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Meaning behind the Lyrics ‘Scottie Beam’ by ‘Freddie Gibbs’

The lyrics of “Scottie Beam” by Freddie Gibbs and The Alchemist is a track that delves into the complexities of the Black experience in America, addressing issues of violence, systemic oppression, and the personal struggle of maintaining one’s integrity within a hostile environment.

The song opens with a heavy line, “The revolution is the genocide,” indicating that the fight for change is met with extreme resistance, to the point of being life-threatening. Freddie Gibbs doesn’t mince words when he talks about his mistrust of the police and the system, referencing an encounter with law enforcement where he cleverly navigates to avoid confrontation.

He makes historical references to cultural touchstones like “Queen & Slim,” movies that address police brutality, asserting his readiness to defend himself, a sentiment that is both a reflection of personal agency and a somber commentary on the necessity of self-defense against institutional violence.

Freddie Gibbs uses clever wordplay and references to sports figures to draw parallels between his life and their experiences. The lines “Cross niggas like Bubba Chuck, I never gave a fuck” and “Shot a ho like Kareem, but I never leave the Bucks” liken his maneuvers in the rap game to iconic basketball plays, while also highlighting his commitment to his roots and principles.

He addresses the theme of betrayal with “Sometimes it be your own damn homies, Judas set Jesus up,” reminding listeners that treachery can come from those closest to us. This line also serves as a metaphor for how Black individuals can be undermined by their own, as well as by larger oppressive forces.


The chorus returns to the theme of revolution and genocide, emphasizing the fatal stakes at play. Gibbs then shifts to more personal aspirations, expressing a desire for a woman like “Scottie Beam,” referring to the Hot 97 host Scottie Beam, a symbol of the strong, desirable Black woman.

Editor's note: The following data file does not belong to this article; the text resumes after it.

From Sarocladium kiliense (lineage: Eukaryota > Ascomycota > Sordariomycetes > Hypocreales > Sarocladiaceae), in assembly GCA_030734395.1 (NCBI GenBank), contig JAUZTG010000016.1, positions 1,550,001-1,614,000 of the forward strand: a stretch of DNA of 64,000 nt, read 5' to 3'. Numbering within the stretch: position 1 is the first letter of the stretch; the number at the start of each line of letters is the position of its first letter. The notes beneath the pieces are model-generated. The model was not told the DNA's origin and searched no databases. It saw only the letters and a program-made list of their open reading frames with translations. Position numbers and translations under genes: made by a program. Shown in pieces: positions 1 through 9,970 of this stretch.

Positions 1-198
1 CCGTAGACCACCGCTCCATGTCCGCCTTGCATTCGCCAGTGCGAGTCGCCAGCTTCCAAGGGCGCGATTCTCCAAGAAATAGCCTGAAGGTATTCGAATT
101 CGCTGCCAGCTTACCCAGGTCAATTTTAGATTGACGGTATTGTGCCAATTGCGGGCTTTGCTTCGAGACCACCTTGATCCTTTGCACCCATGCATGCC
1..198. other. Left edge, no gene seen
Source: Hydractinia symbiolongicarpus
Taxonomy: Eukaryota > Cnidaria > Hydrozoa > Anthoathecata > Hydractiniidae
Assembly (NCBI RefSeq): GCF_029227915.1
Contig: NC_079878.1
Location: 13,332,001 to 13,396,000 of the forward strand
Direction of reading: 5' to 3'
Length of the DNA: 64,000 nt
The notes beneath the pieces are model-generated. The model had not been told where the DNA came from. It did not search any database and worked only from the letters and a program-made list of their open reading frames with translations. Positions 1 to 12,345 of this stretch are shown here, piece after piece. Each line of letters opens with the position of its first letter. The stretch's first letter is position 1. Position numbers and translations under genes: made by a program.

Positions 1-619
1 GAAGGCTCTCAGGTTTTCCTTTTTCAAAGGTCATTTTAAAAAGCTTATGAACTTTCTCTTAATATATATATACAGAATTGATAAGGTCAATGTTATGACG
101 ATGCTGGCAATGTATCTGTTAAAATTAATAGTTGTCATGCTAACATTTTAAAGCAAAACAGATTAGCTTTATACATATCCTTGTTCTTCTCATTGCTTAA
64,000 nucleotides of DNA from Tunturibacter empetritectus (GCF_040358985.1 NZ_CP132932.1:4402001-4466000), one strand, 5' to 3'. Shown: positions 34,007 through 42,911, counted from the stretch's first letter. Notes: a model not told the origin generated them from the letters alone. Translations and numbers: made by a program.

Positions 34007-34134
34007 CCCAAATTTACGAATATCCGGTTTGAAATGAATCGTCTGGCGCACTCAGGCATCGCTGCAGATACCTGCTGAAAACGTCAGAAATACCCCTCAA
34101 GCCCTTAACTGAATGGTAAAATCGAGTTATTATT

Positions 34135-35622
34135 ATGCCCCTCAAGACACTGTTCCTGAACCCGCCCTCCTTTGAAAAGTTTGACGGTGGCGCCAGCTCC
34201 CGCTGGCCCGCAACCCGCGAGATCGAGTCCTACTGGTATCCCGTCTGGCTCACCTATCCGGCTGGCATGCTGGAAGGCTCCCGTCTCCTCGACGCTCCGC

Rick Ross’s verse continues the narrative, blending the luxury and excess of the drug trade with the harsh realities of incarceration and the pursuit of success against the odds. He uses metaphors like “Peter Parker” to indicate his rise to prominence but acknowledges he hasn’t reached his peak yet.

Ross also pays tribute to the late Kobe Bryant and his daughter Gianna (Gigi), reflecting on mortality and legacy. The line “I pray for Gigi, wonder if she’ll get to see me next” is a poignant reminder of the suddenness of loss and the hope that the next generation will witness the progress made by those who came before them.

In summary, “Scottie Beam” is a powerful blend of social commentary and personal reflection, set against a backdrop of rich lyrical craftsmanship and smooth production by The Alchemist. It’s a testament to Freddie Gibbs’s ability to weave complex narratives that tackle weighty themes with artistry and insight.

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